Obama recently opened 43 million acres in the Gulf of Mexico for oil and gas drilling at a lease sale in New Orleans. As an Indigenous Movement Artist, I was given the opportunity to work with directly impacted People of color from the Gulf in the lead-up to an oil and gas lease auction.
This particular target involved a lease sale happening at the Superdome in New Orleans which has historically been the site of much grief and sadness. During lead-up calls, I presented an action scenario that attempted to encapsulate the Superdome itself and the many stories and struggles of the Gulf and its residents even before Hurricane Katrina.
The action visuals I presented included turning the Superdome into a giant carousel with visual and text banners dedicated to the different elements being highlighted in the action. There were different colors associated with each banner creating a rainbow of stories that were rooted in transformative justice and healing the community was advocating for. The local grassroots accepted the sketches and proposal so I was flown in right away to help pull this off. There were many challenges working on this project which was very bold in terms of the art and artists involved.
Freshly painted banners were not drying in the humidity of NOLA so this required creating a mechanism to raise them into the rafters of the warehouse where the art was being created in. Late nights and early mornings had the artists busy while nonprofits especially the native ones created ways to co-opt the creative messaging for their own selfish and financial gain.
I wasn’t aware at the time however the following interaction would encapsulate my experiences working with native nonprofits and their wanna-be movement personalities. The green visual banner for the Indigenous struggle in the Gulf was on lock however we struggled with the text banner assigned to the native contingent. There were only so many letters physically allowed on it so grassroots community messaging had to be limited to a few words, no more.
It was suggested by Indigenous Environmental Organization’s media personality that the text banner be titled, “Indigenous Rising” which happened to fit the sizing needed. However, what wasn’t known to local Indigenous artists until after the event was that “Indigenous Rising” was a native media company that was just started by IEN. This parachuting underhanded co-opting of the Indigenous voices of the Gulf relegated their local historical struggle to nothing more than a commercial for a janky native news corporation that regurgitates 350.orgs. This type of selfish capitalist opportunism is rife within the nepotism of the relationship between 350.org to IEN therefore this spin-off so to speak is and was never going to be any different.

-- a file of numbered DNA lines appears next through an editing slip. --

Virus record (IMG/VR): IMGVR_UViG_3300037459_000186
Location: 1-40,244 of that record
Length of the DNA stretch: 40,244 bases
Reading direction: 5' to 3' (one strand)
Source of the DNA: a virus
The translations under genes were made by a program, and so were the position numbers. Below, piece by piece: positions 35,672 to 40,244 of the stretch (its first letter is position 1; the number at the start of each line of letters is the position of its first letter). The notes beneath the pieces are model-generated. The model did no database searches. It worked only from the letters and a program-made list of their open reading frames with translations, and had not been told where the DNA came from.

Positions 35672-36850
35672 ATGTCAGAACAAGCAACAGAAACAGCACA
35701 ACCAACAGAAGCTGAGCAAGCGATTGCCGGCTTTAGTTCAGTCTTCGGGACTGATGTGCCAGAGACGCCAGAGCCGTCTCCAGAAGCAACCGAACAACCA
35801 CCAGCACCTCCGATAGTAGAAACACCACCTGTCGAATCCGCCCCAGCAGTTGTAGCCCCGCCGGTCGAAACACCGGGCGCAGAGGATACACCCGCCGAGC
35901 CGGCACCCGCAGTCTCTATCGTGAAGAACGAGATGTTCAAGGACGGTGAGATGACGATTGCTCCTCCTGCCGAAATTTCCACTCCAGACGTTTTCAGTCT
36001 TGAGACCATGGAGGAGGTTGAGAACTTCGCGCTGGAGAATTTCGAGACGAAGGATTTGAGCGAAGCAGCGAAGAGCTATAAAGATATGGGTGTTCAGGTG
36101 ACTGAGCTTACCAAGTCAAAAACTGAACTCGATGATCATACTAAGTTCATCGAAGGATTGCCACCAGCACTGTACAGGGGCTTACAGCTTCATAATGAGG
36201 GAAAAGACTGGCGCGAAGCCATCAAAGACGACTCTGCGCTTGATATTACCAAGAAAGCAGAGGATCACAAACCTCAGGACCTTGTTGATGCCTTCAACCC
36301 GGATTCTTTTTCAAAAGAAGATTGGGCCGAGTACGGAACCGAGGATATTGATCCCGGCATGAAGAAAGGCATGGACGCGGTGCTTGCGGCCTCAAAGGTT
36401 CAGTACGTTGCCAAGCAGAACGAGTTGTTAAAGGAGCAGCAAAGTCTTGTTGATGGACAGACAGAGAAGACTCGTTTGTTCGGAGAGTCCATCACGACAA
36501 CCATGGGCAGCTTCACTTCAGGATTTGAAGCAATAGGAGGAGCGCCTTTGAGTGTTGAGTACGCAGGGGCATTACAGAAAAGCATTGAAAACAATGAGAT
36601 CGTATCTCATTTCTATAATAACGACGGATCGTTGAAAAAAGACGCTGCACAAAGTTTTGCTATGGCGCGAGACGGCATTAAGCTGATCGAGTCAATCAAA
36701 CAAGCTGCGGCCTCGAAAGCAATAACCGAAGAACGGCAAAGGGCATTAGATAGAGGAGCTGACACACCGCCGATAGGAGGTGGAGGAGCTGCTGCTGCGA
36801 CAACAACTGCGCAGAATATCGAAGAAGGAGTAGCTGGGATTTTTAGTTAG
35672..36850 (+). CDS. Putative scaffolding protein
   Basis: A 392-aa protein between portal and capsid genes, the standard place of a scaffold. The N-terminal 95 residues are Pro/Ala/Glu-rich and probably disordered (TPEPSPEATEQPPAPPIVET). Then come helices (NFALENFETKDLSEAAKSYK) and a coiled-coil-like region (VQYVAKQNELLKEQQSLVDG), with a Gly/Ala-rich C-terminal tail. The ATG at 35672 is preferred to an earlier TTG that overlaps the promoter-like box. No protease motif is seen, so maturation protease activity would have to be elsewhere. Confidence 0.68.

Working through the night before the action is usually standard practice to sew up the last-minute details and art. The visual portion of the banners was behind schedule sending the creative process into overdrive which was a zone I love to indulge in tapping into when needed. Adding lack of sleep makes this time seem like on a different plane altogether and this creative flow continued until morning.
When we arrived on site the day of action, the banners were laid out for the public to see and pick up to carry to the Superdome. I made note of some unusual attention the Indigenous green visual and text banners were getting. Upon walking over it was these same snakes from the native media company posing with the banner that hijacked and silenced the local native voices. Retrospectively this made perfect sense but not at the moment. When recalling, I remember being filled with strange uneasy energy emanating from these natives that I couldn’t put my finger on.
After the prayers and speakers, protestors marched with the banners to the Superdome with the morning light on their backs which illuminated the march at the moment of arrival at the oil and gas auction. These pictures would go viral and despite repeated requests for art credit to be given to me this was not fulfilled until after the event which greatly diminishes exposure at the time of impact. This can be detrimental to a BIPOC artist’s continued work who doesn’t have the luxury of a salary or exposure a huge NGO does.
Upon reaching the Superdome protestors made their way inside to disrupt the event. Those that made it inside voiced that the Bureau of Ocean Energy Management’s social impact analysis of the Deepwater Horizon disaster did not include public health consequences of their spill and cleanup. These and other environmental concerns and grievances took center stage by everyone involved and the police were called to mitigate by arrests.
Many federal oil and gas leases on public lands over the past several months have been disrupted and delayed. Some popular delay tactics included attending and bidding on millions of dollars worth of lease sales with no plan to pay for them . This was the first protest organized around lease sales in public waters.
Communities of color that live along the Gulf near oil refineries are exposed to toxic air pollution emitted by these refineries. The EPA adopted new rules on air pollution from oil refineries in 2015, but environmental activists would prefer to see an end to the oil industry altogether in the Gulf.
Unfortunately, the protest did not delay Wednesday’s sale. More than 24 oil and gas companies submitted 148 bids for the leases, which encompass waters off the coast of Louisiana, Mississippi, and Alabama. As of now, there are about 4,400 active leases in the Gulf of Mexico under BOEM’s control.
Sketches & Photoshop